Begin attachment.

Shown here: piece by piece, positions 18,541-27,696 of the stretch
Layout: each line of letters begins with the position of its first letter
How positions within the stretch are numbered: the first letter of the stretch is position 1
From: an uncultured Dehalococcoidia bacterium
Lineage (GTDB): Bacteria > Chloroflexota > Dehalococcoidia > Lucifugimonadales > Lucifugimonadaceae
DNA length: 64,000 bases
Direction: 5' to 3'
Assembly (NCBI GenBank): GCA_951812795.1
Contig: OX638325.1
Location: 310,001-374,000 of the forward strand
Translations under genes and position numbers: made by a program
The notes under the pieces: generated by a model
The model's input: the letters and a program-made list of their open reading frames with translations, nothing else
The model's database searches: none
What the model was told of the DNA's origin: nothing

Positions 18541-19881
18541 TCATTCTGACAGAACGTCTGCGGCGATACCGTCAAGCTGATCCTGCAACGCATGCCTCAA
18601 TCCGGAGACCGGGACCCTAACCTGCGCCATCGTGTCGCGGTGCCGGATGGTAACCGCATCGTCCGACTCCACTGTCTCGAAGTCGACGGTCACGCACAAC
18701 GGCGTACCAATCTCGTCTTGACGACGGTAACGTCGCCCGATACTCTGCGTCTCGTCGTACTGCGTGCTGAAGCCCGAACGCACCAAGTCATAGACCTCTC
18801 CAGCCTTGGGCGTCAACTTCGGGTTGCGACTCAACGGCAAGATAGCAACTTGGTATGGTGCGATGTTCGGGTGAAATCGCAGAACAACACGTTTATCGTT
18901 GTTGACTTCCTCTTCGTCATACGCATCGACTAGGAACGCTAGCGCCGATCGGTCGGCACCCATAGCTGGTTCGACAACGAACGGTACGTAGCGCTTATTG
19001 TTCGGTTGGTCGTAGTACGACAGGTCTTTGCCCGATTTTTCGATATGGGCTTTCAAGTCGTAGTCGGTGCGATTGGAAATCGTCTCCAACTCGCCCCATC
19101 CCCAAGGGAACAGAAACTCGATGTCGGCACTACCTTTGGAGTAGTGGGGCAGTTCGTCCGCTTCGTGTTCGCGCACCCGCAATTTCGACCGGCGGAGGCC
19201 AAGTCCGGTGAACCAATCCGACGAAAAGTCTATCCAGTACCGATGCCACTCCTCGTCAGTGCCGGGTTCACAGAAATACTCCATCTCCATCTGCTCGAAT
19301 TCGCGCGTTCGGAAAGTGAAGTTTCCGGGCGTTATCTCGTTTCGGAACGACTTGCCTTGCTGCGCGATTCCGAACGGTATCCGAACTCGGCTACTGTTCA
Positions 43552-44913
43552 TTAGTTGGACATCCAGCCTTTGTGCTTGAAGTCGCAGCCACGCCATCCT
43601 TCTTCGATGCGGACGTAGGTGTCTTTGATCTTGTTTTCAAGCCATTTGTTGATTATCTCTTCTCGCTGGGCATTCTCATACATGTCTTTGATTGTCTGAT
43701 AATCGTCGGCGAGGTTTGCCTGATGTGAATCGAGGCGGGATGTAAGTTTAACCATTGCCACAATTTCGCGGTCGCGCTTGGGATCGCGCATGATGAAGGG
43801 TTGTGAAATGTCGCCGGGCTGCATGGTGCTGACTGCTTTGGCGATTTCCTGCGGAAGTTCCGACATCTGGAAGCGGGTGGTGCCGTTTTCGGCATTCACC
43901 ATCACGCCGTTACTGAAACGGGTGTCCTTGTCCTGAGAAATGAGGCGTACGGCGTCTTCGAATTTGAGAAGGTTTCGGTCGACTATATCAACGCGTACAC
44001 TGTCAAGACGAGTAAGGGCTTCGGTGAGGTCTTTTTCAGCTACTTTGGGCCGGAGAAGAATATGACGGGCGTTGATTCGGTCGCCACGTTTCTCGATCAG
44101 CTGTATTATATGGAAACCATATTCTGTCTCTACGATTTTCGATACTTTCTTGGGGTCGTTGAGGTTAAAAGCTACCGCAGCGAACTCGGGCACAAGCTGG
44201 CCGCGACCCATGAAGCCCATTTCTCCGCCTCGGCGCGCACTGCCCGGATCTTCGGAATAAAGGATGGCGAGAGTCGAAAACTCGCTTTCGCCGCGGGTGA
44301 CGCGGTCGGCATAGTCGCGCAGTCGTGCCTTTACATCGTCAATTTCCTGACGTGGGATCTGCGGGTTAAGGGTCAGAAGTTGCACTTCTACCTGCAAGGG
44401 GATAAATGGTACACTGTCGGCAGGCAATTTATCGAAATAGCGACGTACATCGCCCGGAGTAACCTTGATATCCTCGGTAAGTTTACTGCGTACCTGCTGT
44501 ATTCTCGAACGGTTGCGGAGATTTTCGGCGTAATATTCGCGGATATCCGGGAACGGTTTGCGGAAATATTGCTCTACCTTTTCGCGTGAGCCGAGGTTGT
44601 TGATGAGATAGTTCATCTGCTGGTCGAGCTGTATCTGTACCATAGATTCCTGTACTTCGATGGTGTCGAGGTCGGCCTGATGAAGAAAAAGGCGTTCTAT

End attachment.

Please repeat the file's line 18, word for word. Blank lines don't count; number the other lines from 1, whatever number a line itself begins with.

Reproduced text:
18601 TCCGGAGACCGGGACCCTAACCTGCGCCATCGTGTCGCGGTGCCGGATGGTAACCGCATCGTCCGACTCCACTGTCTCGAAGTCGACGGTCACGCACAAC